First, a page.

Sweden: King Carl XVI Gustaf celebrates Swedish forests

Sweden: King Carl XVI Gustaf celebrates Swedish forests

NordenBladet – From the Swedish monarch’s lockdown residence Stenhammar Palace just outside Stockholm, King Carl XVI Gustaf attended a digital event entitled The Forest Day on Wednesday. The King of Sweden has a deep commitment to issues concerning nature, the environment and forests. His Majesty participated in the conference and opened the digital event with a speech.

In his speech, the King said: “I am sitting here on Stenhammar and looking out over the Sörmland forest, and thinking about how important the forest is to our country. The fact is that it is the income from those who have built up Sweden’s prosperity. And still does, with an annual export worth 150 billion Swedish crowns. At the same time, growing forests play a key role in slowing down and counteracting global climate change. Here in Sweden alone, it binds over 140 million tonnes of carbon every year.”

The conference was arranged for the seventh year in a row, this time completely digitally. The purpose of the conference is to strengthen the knowledge about Sweden’s forest and focus on the work that is done with the forests. Following the speech of the King, politician, academics and experts spoke and discussed, among other things, the role of the forest in a sustainable society.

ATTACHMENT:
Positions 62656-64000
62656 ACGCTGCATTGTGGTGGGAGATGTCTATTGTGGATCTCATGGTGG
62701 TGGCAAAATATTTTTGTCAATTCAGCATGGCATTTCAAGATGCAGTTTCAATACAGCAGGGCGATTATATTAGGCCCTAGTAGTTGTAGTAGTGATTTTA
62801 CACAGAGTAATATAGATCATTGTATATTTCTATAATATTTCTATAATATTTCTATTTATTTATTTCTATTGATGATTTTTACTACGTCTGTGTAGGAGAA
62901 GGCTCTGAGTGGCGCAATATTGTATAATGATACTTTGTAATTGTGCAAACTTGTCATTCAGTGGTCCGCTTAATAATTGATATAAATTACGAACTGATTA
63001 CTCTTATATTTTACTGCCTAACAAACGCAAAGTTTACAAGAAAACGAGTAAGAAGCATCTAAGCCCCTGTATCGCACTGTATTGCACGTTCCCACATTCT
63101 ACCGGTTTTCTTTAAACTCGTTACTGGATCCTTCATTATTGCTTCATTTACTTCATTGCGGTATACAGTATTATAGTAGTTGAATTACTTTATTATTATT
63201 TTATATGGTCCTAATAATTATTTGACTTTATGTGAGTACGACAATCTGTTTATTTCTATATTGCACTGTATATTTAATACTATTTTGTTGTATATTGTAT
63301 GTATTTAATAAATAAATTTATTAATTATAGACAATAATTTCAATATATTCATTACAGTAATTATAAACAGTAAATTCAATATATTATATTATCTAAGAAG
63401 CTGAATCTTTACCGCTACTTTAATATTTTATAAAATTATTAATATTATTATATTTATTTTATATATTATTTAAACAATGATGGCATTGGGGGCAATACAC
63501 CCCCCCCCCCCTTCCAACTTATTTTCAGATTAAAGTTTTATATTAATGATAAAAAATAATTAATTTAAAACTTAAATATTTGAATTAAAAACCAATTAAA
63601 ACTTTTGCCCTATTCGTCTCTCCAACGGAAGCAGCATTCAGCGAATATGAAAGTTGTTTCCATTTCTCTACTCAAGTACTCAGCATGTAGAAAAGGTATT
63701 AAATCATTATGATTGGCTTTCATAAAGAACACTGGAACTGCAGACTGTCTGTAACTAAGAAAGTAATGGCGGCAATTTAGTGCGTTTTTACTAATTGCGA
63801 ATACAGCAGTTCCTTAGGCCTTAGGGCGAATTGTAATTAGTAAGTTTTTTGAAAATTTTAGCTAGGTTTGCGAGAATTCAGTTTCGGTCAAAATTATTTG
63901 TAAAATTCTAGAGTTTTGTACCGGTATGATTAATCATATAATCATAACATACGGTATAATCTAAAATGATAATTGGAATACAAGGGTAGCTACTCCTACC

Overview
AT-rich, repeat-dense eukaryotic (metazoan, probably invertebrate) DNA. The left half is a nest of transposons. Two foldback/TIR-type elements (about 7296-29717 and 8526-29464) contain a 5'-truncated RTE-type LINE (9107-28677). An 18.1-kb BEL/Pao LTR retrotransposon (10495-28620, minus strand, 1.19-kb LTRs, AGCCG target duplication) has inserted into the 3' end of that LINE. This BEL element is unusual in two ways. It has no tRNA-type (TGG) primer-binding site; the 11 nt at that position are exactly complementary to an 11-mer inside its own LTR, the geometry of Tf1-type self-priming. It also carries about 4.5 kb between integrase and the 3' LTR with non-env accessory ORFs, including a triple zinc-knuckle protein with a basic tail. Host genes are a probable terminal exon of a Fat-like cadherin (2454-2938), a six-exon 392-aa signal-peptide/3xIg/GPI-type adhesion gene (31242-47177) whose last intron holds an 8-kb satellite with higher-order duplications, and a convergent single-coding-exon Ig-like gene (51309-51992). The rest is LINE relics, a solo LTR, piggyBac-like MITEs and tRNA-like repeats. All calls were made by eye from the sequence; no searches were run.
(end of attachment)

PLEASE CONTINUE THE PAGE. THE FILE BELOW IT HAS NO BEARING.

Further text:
In advance of the conference, King Carl Gustaf had a private visit to the forest near Stenhammar Palace – a residence recently attacked by an infestation of bark beetles. Here, and in many other similar areas in Sweden, work is now underway to get eliminate the bark beetles and rebuild the forest – job that will take a long time.

The forests in Sweden consists of about 75% cultural forest and just under 25% natural forest. In the south, deciduous forest is relatively more common, while central and northern Sweden are completely dominated by coniferous forest consisting of spruce and pine stands.

In Sweden, planned forestry has been conducted since the turn of the century in 1900, with the aim of supplying the forest industry with high-quality raw materials, while at the same time not jeopardising the long-term regrowth.

Photo: Linda Broström, The Royal Court of Sweden

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